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USC Metabolic & Bariatric Surgery Program

Pathway to Surgery

How to Choose a Surgeon

Choosing your surgeon is a very important step. One of the first points to consider is the surgeon’s experience performing bariatric surgery. The American Society for Metabolic and Bariatric Surgery found that experienced surgeons had significantly reduced bariatric surgery complication rates. Your surgeon should have experience performing your particular procedure—whether it’s gastric bypass or gastric banding, and whether it’s performed as a minimally invasive or open procedure.

You may want to take the opportunity to speak with the surgeon’s patients. Patients willing to refer family, friends, and interested candidates are a good indication of the surgeon’s quality. Another good gauge of quality is a MBSAQIP Accredited-Comprehensive Center designation. MBSAQIP Accredited programs and surgeons must meet strict criteria relating to quality of care in order to be designated a MBSAQIP Accredited-Comprehensive Center.

A third point to consider is commitment to your success. Your surgeon should provide post-op care through follow-up appointments, support-group resources, and other information as needed. Your success is likely to be enhanced by all three.

Making informed decisions and knowing what to expect can help you achieve success and manage challenges.



  • If you have health insurance, find out if bariatric surgery is covered. If not, find out if the surgeon or bariatric program offers financing options.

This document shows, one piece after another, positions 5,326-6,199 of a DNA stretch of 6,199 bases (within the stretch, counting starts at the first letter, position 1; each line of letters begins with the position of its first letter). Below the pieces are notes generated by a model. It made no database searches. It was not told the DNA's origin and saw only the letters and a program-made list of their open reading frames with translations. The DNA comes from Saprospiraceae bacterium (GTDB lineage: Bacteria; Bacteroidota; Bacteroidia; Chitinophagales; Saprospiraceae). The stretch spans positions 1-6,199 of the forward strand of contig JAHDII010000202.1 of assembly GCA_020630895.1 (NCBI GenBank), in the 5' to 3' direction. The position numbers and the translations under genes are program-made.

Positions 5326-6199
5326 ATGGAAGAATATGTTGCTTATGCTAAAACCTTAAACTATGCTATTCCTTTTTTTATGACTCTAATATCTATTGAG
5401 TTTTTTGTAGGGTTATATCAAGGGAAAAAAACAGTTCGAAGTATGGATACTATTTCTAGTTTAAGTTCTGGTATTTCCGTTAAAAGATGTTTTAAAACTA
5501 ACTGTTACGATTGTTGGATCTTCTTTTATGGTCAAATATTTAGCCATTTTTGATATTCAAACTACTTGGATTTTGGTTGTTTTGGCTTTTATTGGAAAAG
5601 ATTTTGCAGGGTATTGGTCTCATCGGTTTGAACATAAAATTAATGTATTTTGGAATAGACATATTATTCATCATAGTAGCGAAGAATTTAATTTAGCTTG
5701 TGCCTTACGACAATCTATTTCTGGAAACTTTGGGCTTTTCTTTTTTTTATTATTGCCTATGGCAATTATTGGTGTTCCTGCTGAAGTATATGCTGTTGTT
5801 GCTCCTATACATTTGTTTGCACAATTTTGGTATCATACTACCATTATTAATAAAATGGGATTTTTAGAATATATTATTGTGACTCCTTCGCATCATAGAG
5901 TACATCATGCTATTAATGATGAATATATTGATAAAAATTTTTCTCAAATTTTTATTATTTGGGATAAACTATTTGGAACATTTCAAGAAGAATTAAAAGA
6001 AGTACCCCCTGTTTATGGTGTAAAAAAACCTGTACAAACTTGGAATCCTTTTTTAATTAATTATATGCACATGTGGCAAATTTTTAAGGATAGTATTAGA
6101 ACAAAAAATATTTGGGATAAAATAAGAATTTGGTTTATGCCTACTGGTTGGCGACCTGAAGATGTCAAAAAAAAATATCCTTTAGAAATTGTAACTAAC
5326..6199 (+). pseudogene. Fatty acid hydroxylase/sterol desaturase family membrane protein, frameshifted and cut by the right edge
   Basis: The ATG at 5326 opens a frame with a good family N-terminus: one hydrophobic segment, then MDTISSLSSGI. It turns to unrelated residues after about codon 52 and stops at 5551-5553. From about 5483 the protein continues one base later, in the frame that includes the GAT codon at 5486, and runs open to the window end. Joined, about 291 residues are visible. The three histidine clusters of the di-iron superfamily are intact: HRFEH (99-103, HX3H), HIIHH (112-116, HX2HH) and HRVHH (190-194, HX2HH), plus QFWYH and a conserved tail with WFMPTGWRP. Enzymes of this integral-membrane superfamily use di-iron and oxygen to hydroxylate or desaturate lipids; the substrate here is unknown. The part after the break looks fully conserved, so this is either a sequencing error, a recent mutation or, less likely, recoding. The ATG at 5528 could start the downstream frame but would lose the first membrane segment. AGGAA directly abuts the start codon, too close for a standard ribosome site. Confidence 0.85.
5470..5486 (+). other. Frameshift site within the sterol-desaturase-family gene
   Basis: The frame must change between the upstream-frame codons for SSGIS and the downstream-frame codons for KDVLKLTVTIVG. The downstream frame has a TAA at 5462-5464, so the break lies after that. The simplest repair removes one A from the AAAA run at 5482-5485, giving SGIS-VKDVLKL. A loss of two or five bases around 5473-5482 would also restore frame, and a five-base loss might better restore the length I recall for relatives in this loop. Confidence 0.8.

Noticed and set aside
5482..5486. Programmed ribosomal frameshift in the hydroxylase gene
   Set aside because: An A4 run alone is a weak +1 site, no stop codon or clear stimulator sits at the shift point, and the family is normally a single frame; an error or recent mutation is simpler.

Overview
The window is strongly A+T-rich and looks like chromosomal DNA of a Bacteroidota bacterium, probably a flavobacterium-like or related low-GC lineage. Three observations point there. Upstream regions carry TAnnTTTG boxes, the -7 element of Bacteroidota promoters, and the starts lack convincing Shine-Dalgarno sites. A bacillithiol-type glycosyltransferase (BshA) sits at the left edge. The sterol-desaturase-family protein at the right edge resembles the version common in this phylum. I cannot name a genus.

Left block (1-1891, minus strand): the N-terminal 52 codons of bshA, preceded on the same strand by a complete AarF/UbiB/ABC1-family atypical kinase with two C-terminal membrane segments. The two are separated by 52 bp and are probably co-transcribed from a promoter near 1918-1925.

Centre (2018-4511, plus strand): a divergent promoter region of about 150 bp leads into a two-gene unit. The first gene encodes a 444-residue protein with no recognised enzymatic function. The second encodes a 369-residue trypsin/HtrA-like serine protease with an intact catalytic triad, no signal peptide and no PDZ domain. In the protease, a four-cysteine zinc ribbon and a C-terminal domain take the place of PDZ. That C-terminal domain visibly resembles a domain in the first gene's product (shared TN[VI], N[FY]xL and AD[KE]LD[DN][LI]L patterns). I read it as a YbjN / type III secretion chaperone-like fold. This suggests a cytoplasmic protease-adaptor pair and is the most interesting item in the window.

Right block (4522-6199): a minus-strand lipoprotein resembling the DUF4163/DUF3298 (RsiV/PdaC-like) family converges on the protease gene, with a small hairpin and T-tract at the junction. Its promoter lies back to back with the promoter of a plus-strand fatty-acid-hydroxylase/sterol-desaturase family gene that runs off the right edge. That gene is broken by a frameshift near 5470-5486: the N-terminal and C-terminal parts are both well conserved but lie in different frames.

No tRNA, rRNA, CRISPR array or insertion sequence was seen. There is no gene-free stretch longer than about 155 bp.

• Attend information seminars and support groups to compare surgeons and programs in your area.
  • Prepare a list of questions for your surgeon.


Questions to Ask

Part of finding a surgeon is asking questions. You should feel free to ask questions, and you should receive complete and clear answers. If you don’t, ask for clarification. The more you know and understand, the better you will be able to make an informed and confident decision. Visit the Resource Library for easy-to-print lists of questions.

Questions to Ask Your Surgeon

  • Are you board certified?
  • Are you a member of the American Society for Metabolic and Bariatric Surgery?
  • Which bariatric procedures have you performed this year? How many of each specific type?
  • How many minimally invasive bariatric procedures have you performed? And, what is your “conversion to open” rate?
  • Are the benefits of surgery worth the potential risks for me?
  • What are your complication and mortality rates?
  • What are your most common complications?
  • Does the hospital have experienced, dedicated bariatric surgical teams in the operating and recovery rooms, the intensive care unit, and medical/surgical unit?
  • What is the average weight loss your patients achieve?
  • What is the average co-morbid resolution/improvement rate for your patients?
  • Do you have patients who are willing to share their experiences, both positive and negative?
  • What is your average “wait time?”

Questions to Ask Your Bariatric Program Coordinator

  • Is this program MBSAQIP Accredited?
  • Does the program offer evaluation and treatment for co-morbid conditions, such as type 2 diabetes, high blood pressure, and sleep apnea?
  • Does the program have staff members to assist me through the insurance approval process?
  • Does the program offer support before and after surgery?
  • Does the program offer services for accommodations and travel plans for out-of-town patients?

Questions to Ask Your Support Group and/or Mental Health Professional

  • How do I know if I’m emotionally and mentally ready for surgery?
  • How do I get the support of family and friends?
  • How will I deal with the rapid weight loss that follows surgery?
  • After surgery, how will I work through the specific issues associated with dietary and exercise changes?
  • What effect will my new, healthier lifestyle have on my family and me?


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